1,506,822 research outputs found

    Frequently Asked Questions: 2022 Public Access Policy Guidance

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    Includes a list of frequently asked questions and answers for the 2022 White House Office of Science and Technology Policy (OSTP) Public Access Policy guidance, including answering questions such as What is meant by public access to federally funded research? and What impact will the policy guidance have on specific business models for scholarly publishing

    Science, Technology and U.S. Economic Policy

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    Volume 3 - Paper #44_44ScienceTechnologyandUSeconomical.pdf: 194 downloads, before Oct. 1, 2020

    Tools for Soil Organic Carbon Estimation and Management

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    Land degradation neutrality (LDN) is achieved if land degradation is avoided or reduced, and new degradation is balanced by reversing degradation elsewhere in the same land type through restoration or rehabilitation. The primary instrument for avoiding and reducing degradation is the application of sustainable land management (SLM) approaches and technologies. Because of its multifunctional roles and its sensitivity to land management, soil organic carbon (SOC) is one of the three global indicators for LDN, so predicting and monitoring change in SOC is vital to achieving LDN targets. Measuring SOC is challenging because SOC stock is highly variable across landscapes, even within the same soil type and land use, and SOC stock fluctuates over time. Predicting the potential change in SOC stock due to changes in land management is also a challenge. Accurate evaluation of SOC stock change resulting SCIENCE-POLICY BRIEF Tools for Soil Organic Carbon Estimation and Management from SLM interventions is often limited by the availability of data and the performance of tools/models for SOC assessment. Therefore, targeted investment in SOC estimation is vital. Guidance on harmonized methods that provide accurate estimations of changes in SOC stocks resulting from SLM interventions is required. Software tools and biophysical models for SOC assessment can help “fill the gaps” in measured datasets for SOC estimation. The following decision trees will guide efforts to predict change in SOC under alternative SLM practices, and monitor SOC change in response to SLM interventions, and thereby support decision-makers to pursue the right SLM interventions in the right locations, at the right time, at the right scale with the overall goal to increase or maintain SOC and improve soil health in support of LDN achievement

    Integrating Species Traits into Species Pools

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    Despite decades of research on the species‐pool concept and the recent explosion of interest in trait‐based frameworks in ecology and biogeography, surprisingly little is known about how spatial and temporal changes in species‐pool functional diversity (SPFD) influence biodiversity and the processes underlying community assembly. Current trait‐based frameworks focus primarily on community assembly from a static regional species pool, without considering how spatial or temporal variation in SPFD alters the relative importance of deterministic and stochastic assembly processes. Likewise, species‐pool concepts primarily focus on how the number of species in the species pool influences local biodiversity. However, species pools with similar richness can vary substantially in functional‐trait diversity, which can strongly influence community assembly and biodiversity responses to environmental change. Here, we integrate recent advances in community ecology, trait‐based ecology, and biogeography to provide a more comprehensive framework that explicitly considers how variation in SPFD, among regions and within regions through time, influences the relative importance of community assembly processes and patterns of biodiversity. First, we provide a brief overview of the primary ecological and evolutionary processes that create differences in SPFD among regions and within regions through time. We then illustrate how SPFD may influence fundamental processes of local community assembly (dispersal, ecological drift, niche selection). Higher SPFD may increase the relative importance of deterministic community assembly when greater functional diversity in the species pool increases niche selection across environmental gradients. In contrast, lower SPFD may increase the relative importance of stochastic community assembly when high functional redundancy in the species pool increases the influence of dispersal history or ecological drift. Next, we outline experimental and observational approaches for testing the influence of SPFD on assembly processes and biodiversity. Finally, we highlight applications of this framework for restoration and conservation. This species‐pool functional diversity framework has the potential to advance our understanding of how local‐ and regional‐scale processes jointly influence patterns of biodiversity across biogeographic regions, changes in biodiversity within regions over time, and restoration outcomes and conservation efforts in ecosystems altered by environmental change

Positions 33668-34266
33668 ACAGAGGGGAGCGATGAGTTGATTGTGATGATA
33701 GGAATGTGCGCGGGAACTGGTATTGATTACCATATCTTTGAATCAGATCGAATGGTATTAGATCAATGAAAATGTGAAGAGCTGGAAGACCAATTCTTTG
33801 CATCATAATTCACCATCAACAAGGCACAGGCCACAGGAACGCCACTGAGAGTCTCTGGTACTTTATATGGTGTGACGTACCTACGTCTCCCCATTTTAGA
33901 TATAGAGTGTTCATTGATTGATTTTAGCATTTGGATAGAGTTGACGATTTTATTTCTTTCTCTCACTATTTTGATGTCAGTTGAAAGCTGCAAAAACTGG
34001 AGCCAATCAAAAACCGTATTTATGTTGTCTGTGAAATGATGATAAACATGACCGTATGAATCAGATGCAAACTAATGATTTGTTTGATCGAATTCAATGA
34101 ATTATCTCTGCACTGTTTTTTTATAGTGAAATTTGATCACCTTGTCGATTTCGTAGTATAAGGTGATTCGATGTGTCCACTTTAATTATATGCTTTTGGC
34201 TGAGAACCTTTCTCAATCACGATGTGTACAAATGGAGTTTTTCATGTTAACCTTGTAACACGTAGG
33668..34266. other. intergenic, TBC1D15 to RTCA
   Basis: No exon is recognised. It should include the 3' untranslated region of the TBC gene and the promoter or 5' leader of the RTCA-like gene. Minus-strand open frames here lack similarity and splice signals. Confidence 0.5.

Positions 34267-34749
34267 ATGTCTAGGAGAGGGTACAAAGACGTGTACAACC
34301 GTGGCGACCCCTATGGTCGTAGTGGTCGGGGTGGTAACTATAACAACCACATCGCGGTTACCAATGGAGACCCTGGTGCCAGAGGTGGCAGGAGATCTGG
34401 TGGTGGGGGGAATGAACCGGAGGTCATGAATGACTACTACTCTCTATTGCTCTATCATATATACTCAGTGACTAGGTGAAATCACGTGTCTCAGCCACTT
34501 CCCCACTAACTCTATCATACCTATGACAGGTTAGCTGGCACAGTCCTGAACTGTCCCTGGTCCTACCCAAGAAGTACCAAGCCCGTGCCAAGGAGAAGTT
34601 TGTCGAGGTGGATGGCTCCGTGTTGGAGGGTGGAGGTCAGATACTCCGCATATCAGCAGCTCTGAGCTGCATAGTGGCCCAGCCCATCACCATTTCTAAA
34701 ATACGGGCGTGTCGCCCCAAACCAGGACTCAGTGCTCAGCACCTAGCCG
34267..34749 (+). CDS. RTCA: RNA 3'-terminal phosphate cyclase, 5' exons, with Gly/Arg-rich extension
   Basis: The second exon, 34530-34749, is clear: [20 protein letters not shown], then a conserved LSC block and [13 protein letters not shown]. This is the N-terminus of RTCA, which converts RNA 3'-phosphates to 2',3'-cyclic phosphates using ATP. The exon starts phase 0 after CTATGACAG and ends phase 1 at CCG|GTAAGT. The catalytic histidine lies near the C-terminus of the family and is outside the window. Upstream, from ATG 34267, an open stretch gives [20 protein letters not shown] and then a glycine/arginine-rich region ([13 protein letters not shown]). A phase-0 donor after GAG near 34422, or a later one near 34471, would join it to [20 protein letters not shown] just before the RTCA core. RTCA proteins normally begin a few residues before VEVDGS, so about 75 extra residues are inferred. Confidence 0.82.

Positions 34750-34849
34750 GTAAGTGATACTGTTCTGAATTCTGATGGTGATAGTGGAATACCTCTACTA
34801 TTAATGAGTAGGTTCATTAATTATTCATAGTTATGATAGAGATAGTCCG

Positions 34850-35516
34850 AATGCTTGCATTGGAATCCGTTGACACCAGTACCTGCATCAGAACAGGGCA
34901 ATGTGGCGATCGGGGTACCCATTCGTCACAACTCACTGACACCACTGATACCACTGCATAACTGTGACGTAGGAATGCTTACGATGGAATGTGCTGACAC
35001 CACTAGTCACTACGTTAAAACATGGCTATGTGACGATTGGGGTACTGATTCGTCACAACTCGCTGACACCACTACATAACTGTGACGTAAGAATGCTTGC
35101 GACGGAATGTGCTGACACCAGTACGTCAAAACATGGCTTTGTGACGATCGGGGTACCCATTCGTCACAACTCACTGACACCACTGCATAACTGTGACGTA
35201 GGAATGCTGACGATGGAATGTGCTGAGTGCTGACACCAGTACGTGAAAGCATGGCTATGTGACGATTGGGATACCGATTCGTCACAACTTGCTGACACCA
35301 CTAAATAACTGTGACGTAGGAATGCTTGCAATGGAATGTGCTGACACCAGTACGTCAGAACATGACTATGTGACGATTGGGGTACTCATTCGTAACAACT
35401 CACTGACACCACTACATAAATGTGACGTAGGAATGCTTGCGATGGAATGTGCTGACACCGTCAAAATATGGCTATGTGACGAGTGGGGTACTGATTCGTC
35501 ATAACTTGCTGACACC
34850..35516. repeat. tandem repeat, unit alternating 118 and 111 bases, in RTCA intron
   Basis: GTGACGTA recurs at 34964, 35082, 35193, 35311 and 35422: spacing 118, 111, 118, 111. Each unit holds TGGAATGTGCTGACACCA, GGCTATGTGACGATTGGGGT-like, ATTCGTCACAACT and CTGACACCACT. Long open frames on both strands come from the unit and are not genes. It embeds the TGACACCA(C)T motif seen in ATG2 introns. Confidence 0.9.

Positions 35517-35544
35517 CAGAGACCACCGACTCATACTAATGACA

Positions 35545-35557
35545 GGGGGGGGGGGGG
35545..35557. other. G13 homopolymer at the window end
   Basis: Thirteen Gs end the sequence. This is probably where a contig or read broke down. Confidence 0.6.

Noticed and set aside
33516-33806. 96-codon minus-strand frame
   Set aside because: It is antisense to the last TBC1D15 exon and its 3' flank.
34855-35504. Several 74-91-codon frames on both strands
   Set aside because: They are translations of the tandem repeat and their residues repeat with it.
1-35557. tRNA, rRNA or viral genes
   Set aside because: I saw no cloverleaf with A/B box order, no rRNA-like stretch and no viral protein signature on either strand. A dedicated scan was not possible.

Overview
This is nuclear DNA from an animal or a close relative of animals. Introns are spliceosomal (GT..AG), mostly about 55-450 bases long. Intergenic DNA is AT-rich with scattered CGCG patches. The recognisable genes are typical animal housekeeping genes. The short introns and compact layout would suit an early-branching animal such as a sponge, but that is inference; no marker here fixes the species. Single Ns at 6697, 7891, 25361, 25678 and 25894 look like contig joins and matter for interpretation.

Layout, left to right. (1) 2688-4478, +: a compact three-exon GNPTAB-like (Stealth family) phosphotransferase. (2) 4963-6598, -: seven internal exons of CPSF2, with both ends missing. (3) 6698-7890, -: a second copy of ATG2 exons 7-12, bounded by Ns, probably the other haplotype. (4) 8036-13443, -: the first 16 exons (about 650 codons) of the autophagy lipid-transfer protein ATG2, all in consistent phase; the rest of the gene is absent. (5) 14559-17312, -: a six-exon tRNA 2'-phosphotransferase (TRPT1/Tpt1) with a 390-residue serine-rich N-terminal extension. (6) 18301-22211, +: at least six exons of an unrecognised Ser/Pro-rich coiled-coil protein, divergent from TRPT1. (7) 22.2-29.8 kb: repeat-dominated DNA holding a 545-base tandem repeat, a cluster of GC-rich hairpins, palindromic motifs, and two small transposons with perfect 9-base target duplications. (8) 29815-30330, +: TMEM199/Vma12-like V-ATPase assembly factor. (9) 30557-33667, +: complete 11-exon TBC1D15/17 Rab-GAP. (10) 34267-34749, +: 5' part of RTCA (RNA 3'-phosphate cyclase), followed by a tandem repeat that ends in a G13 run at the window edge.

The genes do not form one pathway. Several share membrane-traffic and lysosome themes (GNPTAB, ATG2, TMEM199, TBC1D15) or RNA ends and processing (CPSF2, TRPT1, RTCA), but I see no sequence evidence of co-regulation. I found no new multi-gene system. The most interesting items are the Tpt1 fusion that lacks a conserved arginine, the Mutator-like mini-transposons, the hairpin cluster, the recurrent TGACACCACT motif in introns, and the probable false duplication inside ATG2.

Initial Hydraulic modelling and Levee Stability Analysis of the Triple M Ranch Restoration Project

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    “Advanced Watershed Science and Policy (ESSP 660)” is a graduate class taught in the Master of Science in Coastal and Watershed Science & Policy program at California State University Monterey Bay (CSUMB). In 2007, the class was taught in four 4-week modules, each focusing on a local watershed issue. This report is one outcome of one of those 4-week modules taught in the fall 2007 session. (Document contains 32 pages
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